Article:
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Factors That Influence Your Days of Supply
Darren GilbertJul 21, 2017 2:18:01 PM6 min read

5 Factors That Influence Your Days of Supply

Understanding how quickly (or slowly) the stock on your shelves decreases is crucial if you want to please your customers. In fact, it's not just your customers who will benefit. In knowing your days of supply or DOS for short, you’ll know how many days your current inventory will last based on your sales data.

That, in itself, will help you as a retailer to not only plan better going forward, but it’ll also keep you in line with customer demand.

We’ve already written about how your days of supply can improve your retail operations. But we haven’t yet focused on the factors that can influence your days of supply.


Regardless of what type of retail store you are, there will be periods during the year where you will sell more products than others. Commonly referred to as seasonal products, they can either be sold during a time period as denoted by calendar seasons (winter or summer) or for commercial reasons (Easter or Christmas).

For example, during the summer, you’d expect your customers to spend more time outdoors. That means if you sell charcoal for braais or barbecues or beach gear, you can expect more sales during these months. Thus, these products would have a lower DOS as they move off the shelf fairly quickly.

Meanwhile, if you also sell heaters, you should expect to have a lower DOS for these products during your winter months.

How to ensure your DOS remains at an optimum level

To ensure that your DOS remains at an optimum level through the year, you need to create a seasonal planogram. This planogram will then reflect the DOS for that specific time frame so that the amount ordered would be in line with your customer demand.

For example, if you sell hot cereals, you need to ensure that you place more orders for those months when it’s colder and the demand would be higher so that you don’t have to restock your shelf too often.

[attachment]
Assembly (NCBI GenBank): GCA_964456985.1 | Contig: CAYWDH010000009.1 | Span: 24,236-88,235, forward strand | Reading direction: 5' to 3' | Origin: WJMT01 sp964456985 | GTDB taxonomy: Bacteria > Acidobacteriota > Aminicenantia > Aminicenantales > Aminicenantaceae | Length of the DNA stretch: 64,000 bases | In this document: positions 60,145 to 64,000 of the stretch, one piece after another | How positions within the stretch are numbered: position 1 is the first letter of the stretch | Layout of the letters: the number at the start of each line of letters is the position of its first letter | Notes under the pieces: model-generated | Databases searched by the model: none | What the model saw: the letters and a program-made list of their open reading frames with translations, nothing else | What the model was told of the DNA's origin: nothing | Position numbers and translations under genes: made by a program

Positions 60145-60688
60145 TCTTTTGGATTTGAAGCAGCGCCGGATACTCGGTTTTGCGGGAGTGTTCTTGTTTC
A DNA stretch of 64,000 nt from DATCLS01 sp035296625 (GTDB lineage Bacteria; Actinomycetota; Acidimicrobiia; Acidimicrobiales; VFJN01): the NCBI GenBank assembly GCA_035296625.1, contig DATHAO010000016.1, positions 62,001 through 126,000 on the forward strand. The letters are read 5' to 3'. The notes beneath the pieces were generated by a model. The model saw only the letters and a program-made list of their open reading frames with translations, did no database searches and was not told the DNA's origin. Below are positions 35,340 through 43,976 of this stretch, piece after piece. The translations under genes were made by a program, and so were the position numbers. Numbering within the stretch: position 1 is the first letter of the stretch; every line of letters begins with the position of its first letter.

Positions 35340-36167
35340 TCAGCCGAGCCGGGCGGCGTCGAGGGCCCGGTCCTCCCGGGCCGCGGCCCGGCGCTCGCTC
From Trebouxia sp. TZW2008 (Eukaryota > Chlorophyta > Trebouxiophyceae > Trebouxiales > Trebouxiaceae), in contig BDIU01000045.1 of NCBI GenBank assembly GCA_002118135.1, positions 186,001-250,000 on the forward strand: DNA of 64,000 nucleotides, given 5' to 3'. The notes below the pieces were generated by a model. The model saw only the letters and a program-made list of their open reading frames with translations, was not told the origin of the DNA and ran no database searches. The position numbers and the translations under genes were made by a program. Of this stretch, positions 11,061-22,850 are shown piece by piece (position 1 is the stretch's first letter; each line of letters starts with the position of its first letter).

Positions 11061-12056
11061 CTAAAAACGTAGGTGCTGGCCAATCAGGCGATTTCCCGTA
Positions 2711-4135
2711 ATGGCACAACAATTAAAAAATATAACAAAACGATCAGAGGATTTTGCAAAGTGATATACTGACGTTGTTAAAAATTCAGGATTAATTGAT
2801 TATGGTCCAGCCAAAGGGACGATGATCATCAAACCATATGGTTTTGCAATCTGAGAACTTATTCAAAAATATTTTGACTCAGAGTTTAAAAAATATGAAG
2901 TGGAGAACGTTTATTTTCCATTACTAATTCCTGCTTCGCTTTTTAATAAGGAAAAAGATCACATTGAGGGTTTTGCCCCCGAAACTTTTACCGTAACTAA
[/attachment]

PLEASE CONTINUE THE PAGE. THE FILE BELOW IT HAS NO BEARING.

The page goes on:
Out of stocks

Your out of stocks will influence your days of supply simply because it works on how many units have moved within a certain time frame.

For example, let’s assume you have a fast-selling product that sells 100 units a month and you need to stock it all year round. Let’s say you have 50 units of that unit on the shelf so your DOS for the month is 15. But what happens if, for two months of the year, you have no stock? Then you’ve only sold 1000 units. That means your DOS actually goes up.

Just to note, whenever stocking your gondola, you do need to ensure that the days of supply for each of your products are as close as possible to the overall DOS of your gondola. That way, your shelves will empty out evenly over time rather than haphazardly.

How to ensure your DOS remains at an optimum level

The easiest way to overcome this is to keep those months in mind when the item was out of stock. You can then factor this into your calculations going forward.

Let’s use the above example. If you’re using 10 months of sales data for the item, it would give you a better understanding of its DOS when compared to its average performance and you can factor that in when ordering.

Cross promotion

In cross-promoting an item across two different areas, you’re essentially enticing your customers to buy more of it. As a result, you can expect a lower DOS for this product.